You probably know that rabbits need to eat a healthy diet consisting primarily of fresh hay, with the addition of quality pellets. They can also receive some snacks and treats once in a while, but can rabbits eat cucumber safely?
This article will answer that question. Let’s start with the short answer: yes, you can give your bunny cucumbers. But how much and how often is another matter.
Let’s dig in.
Why Are Cucumbers Good For You?
Cucumbers pack a lot of water. In fact, water amounts to 95% of their ingredients, so they’re a good source of hydration.
Take a bite of a cucumber and you’ll notice it’s a bit colder than other snacks. That’s not a subjective sensation. Because of their high water content, cucumbers are cooler than other foods.
Their temperature and high water content make cucumbers a good snack for those scorching days of summer when you need to hydrate and stay cool.
Cucumbers are also packed with vitamins and minerals, the most important of which is silica. Silica keeps your bone system and skin healthy and strong. You’ve probably heard about those cucumber masks by now, and it’s not just marketing.
- Cucumbers contain essential micronutrients. Cucumbers have potassium, magnesium, manganese, vitamin A, and vitamin C. Rabbits, just like humans, need all these vitamins to thrive. However, other vegetables and fruit contain these micronutrients in higher proportions. So while cucumbers are healthy for rabbits, there are possibly healthier options. As such, you can give your rabbit a few pieces of cucumber, but try to incorporate other veggies into its diet.
- Cucumbers are good for skin and bones. It’s well known that rabbits have frail bones and that sometimes they can develop dental problems. The high content of silica in cucumbers helps prevent some of these issues.
- Cucumbers help with overgrown teeth. Cucumbers are crunchy so they’re a natural way of trimming down your rabbit’s teeth. Rabbits’ teeth never stop growing, and so these fluffy beasts need to eat a diet consisting primarily of crunchy, fibrous foods.
- Cucumbers can give your bunny diarrhoea. Remember that cucumbers are 95% water. In the wild, rabbits don’t drink a lot of fresh water because they take most of it from the green grass and weeds they eat.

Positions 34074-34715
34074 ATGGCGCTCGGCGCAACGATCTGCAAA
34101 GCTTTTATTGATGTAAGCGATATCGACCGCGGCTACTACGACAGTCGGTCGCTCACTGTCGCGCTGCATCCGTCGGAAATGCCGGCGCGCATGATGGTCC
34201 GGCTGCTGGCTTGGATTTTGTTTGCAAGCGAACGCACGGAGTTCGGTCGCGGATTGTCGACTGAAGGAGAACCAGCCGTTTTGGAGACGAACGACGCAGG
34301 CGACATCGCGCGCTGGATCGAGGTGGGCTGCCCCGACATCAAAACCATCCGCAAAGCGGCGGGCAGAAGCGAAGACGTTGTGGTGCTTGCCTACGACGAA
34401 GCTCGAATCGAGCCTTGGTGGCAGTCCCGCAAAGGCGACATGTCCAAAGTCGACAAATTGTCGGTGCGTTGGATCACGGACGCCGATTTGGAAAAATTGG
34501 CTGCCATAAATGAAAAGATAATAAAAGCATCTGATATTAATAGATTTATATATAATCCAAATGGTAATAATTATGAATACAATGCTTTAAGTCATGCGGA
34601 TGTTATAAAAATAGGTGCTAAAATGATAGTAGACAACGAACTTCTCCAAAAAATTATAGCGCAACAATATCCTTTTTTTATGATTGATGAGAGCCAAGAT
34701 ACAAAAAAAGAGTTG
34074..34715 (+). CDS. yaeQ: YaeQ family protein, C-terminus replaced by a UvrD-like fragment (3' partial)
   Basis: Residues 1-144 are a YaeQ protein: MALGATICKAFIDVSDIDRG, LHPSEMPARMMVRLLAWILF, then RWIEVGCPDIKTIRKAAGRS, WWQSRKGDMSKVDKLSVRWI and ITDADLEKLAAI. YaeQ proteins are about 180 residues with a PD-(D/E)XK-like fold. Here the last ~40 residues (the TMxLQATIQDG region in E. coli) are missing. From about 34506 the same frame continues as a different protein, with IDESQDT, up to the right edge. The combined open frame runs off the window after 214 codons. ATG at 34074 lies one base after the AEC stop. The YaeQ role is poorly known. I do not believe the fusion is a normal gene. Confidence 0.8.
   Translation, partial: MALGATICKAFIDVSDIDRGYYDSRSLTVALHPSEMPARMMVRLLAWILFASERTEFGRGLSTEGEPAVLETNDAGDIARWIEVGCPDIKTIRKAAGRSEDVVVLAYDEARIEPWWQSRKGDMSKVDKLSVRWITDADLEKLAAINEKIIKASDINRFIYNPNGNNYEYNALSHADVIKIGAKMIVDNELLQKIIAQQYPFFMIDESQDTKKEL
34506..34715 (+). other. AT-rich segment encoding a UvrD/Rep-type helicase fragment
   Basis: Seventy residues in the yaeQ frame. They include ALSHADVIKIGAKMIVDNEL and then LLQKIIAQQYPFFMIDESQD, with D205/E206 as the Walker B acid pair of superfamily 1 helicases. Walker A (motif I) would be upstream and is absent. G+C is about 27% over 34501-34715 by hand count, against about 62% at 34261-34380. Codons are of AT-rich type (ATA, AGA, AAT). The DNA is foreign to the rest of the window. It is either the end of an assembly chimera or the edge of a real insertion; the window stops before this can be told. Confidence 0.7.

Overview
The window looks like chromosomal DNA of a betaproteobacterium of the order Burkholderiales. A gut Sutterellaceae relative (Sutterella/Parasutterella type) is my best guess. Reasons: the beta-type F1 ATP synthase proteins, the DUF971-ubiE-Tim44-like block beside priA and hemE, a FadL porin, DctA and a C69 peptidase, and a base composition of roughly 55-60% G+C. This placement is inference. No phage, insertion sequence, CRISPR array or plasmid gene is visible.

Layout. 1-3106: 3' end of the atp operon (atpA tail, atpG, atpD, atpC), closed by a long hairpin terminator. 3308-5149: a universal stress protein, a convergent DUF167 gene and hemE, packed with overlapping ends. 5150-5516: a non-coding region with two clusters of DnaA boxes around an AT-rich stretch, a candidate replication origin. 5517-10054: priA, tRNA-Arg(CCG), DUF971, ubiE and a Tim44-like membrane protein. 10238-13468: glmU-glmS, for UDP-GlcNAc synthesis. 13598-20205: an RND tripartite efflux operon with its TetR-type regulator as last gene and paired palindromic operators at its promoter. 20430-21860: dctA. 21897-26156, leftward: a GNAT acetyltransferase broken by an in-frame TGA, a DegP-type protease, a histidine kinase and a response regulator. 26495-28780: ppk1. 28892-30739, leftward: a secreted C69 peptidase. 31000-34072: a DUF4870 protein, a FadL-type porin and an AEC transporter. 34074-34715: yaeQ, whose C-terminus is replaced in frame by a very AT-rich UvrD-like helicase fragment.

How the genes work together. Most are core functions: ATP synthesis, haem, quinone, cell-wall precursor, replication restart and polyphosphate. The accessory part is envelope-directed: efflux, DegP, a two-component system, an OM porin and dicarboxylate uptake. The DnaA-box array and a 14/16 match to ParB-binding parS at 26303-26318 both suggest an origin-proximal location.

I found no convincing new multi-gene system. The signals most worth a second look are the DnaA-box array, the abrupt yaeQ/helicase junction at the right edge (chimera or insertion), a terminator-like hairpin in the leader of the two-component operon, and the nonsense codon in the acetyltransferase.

In captivity, rabbits eat about 80% fresh hay, so they get a lot of water from that. They also have their own water trays if they feel thirsty.
While cucumbers are delicious for rabbits, their high water intake can trigger diarrhoea if you give your rabbit too many cucumbers.
Fresh cucumbers assist your bunny’s digestion, but they can also ruin it. Rabbits are herbivores, so their intestines have adapted to host bacteria that can decompose hay. Hay is difficult to ferment, but cucumber is not.
When you feed your rabbit too much cucumber, you’re going to create different types of bacteria in your rabbit’s intestines, aka bacteria that can break down easy-to-ferment foods. In this case, your bunny will experience gas and bloating.
But small pieces of fresh cucumbers help your rabbit’s digestion because cucumbers give your bunny some of the micronutrients it needs for a healthy life.
How Many Cucumbers Should I Feed My Rabbit? Tips and Tricks
- Don’t feed your rabbit cucumbers daily. Two or three times per week is enough.
- Start with a small, thin slice and watch for adverse reactions.
- Give your rabbit just one thin slice per day, thrice per week during the first week. Increase the quantity to two slices the second week.
- After three weeks, your rabbit can eat a few slices of cucumber in one sitting if there aren’t any negative effects.
- Rabbits can also safely eat cucumber peal, which is high in fibre.
- Rabbits can eat cucumber leaves and blossoms too because they’re packed in nutrients.
- You don’t need to take out the cucumber seeds because they are soft, tiny, and not toxic.
- Wash the cucumber before giving it to your bunny to remove potential pesticides.
- Don’t give young rabbits cucumbers. Your rabbit should be at least 3 months old before receiving this snack.